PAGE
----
The tracker killed in yesterday's attack on our border with Gaza was a Bedouin, which isn't surprising since trackers are always either Bedouin or Druze; no Jews have the ancient capabilities of reading the landscape that comes with eons of living in nature and making your living from it. A number of years back there was speculation that perhaps Ethiopian Jews might have the training, but even if they did, their choice to join mainstream Israeli society rather than adhere to being pre-industrial farmers means they're not raising their sons with the abilities. So all trackers in the IDF, that entire branch of the army, is made of Arabic-speaking Druze and Bedouins. In time of comparative calm between wars and large operations, they are the spearhead of the border patrols, statistically more likely to be killed than other troops; that's the explanation for the otherwise curious fact that the Druze town of Beit-Jahn has the highest ratio of fallen soldiers to populace of any township in Israel.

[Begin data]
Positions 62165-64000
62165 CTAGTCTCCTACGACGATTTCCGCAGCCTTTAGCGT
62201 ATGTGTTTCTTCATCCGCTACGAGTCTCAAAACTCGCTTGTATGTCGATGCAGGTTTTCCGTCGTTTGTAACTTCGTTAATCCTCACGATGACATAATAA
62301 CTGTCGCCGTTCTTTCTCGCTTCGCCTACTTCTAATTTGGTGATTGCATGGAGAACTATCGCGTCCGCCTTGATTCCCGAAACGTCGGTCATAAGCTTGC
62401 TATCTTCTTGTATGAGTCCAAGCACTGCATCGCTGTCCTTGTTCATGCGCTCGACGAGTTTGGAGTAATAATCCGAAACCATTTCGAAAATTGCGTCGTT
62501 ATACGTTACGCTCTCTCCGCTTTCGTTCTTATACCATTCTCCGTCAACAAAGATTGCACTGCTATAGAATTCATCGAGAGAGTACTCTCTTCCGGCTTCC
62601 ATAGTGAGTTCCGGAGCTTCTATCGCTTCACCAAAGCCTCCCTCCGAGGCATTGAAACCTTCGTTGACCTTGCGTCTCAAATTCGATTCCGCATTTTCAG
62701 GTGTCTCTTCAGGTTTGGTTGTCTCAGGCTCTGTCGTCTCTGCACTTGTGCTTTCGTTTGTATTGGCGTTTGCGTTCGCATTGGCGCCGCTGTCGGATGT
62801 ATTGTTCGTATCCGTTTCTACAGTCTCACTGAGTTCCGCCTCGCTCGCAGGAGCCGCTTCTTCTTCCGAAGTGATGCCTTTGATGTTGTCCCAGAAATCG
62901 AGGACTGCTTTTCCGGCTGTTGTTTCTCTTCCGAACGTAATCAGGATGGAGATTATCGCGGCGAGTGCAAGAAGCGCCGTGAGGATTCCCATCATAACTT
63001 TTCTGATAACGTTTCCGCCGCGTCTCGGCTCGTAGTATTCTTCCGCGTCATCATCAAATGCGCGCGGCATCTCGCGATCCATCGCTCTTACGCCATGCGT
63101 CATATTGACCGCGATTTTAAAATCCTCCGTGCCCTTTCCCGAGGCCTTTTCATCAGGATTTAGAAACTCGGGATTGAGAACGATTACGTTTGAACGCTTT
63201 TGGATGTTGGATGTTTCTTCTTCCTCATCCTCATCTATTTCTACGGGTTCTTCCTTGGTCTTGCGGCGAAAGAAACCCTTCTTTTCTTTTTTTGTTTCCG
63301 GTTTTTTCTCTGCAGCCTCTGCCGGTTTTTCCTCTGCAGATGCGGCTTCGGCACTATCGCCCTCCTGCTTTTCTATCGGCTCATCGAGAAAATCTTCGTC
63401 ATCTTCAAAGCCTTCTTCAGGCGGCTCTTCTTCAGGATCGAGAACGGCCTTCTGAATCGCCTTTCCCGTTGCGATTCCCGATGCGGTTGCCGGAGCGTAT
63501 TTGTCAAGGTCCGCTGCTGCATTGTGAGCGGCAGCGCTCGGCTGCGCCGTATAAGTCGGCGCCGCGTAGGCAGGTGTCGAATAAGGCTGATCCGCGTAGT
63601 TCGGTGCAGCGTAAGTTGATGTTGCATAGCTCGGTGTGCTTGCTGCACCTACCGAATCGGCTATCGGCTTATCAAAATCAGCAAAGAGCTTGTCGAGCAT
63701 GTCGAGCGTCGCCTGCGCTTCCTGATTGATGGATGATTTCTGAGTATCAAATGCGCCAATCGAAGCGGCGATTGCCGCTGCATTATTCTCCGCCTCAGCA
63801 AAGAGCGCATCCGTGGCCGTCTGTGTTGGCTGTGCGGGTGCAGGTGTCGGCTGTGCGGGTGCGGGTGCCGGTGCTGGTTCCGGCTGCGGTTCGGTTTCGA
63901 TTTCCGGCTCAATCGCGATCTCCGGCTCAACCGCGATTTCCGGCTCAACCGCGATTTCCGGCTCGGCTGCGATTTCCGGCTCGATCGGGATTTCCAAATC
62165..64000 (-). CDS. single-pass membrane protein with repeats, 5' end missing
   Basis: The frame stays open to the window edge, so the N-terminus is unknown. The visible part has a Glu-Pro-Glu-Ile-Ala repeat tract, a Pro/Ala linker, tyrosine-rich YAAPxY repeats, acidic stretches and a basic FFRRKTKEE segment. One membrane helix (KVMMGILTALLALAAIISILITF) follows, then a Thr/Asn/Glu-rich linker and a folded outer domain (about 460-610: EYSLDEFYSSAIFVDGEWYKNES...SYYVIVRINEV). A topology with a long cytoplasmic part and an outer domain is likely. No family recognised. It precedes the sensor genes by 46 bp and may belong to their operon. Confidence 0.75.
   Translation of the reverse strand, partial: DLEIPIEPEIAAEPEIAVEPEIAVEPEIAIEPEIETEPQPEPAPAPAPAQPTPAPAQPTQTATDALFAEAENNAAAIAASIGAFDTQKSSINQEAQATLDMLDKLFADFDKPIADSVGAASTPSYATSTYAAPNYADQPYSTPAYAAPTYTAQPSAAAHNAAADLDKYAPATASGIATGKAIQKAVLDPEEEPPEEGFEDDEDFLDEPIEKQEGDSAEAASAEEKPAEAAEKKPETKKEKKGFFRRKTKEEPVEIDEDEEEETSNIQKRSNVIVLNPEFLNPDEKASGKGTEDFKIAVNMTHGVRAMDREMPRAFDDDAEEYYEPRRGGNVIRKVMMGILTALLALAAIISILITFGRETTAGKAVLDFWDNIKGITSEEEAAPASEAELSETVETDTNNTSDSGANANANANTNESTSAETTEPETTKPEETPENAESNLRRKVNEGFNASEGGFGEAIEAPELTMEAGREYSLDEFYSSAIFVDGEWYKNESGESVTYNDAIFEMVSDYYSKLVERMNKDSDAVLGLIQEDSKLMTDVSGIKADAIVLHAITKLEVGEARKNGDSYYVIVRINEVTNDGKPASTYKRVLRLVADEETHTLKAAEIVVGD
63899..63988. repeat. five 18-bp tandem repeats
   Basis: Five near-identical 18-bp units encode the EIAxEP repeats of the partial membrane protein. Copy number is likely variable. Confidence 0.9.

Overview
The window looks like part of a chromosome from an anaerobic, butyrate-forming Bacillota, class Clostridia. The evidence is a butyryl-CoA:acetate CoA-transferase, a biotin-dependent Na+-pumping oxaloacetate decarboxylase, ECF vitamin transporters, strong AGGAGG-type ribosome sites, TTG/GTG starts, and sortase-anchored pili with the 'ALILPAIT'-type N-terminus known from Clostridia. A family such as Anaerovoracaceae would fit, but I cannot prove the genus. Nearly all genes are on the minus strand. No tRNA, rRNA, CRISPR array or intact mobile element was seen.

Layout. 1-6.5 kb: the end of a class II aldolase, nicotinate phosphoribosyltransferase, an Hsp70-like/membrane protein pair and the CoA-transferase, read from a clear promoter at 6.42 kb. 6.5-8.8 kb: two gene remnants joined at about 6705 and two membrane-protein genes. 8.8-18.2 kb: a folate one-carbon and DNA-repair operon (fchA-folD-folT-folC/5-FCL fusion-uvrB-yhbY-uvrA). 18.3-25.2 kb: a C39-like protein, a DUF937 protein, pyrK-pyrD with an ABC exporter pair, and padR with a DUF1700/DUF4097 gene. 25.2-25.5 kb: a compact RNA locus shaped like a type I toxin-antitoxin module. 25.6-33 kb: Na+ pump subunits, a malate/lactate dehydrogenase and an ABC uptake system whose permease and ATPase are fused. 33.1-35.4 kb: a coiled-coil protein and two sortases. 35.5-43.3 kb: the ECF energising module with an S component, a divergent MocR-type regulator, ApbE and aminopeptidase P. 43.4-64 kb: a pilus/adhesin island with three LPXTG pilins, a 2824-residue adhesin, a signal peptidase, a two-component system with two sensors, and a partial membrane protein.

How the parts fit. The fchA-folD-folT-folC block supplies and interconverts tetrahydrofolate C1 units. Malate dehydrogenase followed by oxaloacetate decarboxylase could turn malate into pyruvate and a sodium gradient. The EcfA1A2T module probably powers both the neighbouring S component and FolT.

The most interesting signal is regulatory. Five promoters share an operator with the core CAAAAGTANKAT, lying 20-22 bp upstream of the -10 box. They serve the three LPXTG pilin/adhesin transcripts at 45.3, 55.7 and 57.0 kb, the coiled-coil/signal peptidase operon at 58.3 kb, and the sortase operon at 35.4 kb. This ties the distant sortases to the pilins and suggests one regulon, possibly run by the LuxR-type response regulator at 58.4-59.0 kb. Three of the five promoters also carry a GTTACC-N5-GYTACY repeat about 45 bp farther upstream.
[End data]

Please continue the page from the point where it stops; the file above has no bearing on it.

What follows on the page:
The Bedouins, by the way, are all volunteers (the Druze are enlisted); most of these men are career soldiers, which is always a matter of choice.
More and more often, these days, when one of them is killed his name is not made public. The family knows the name, the neighbors all know him, but the general public doesn't. This didn't use to be true, it's only in the past few years, so the explanation in the article behind that link - whereby there are perhaps family members on the Palestinian side of the conflict - is not persuasive. More likely what's happening is that there's a radicalization among Israel's Arabs: a slow increase of willingness to serve in the IDF on the one hand, and growing vituperation against the trend on the other.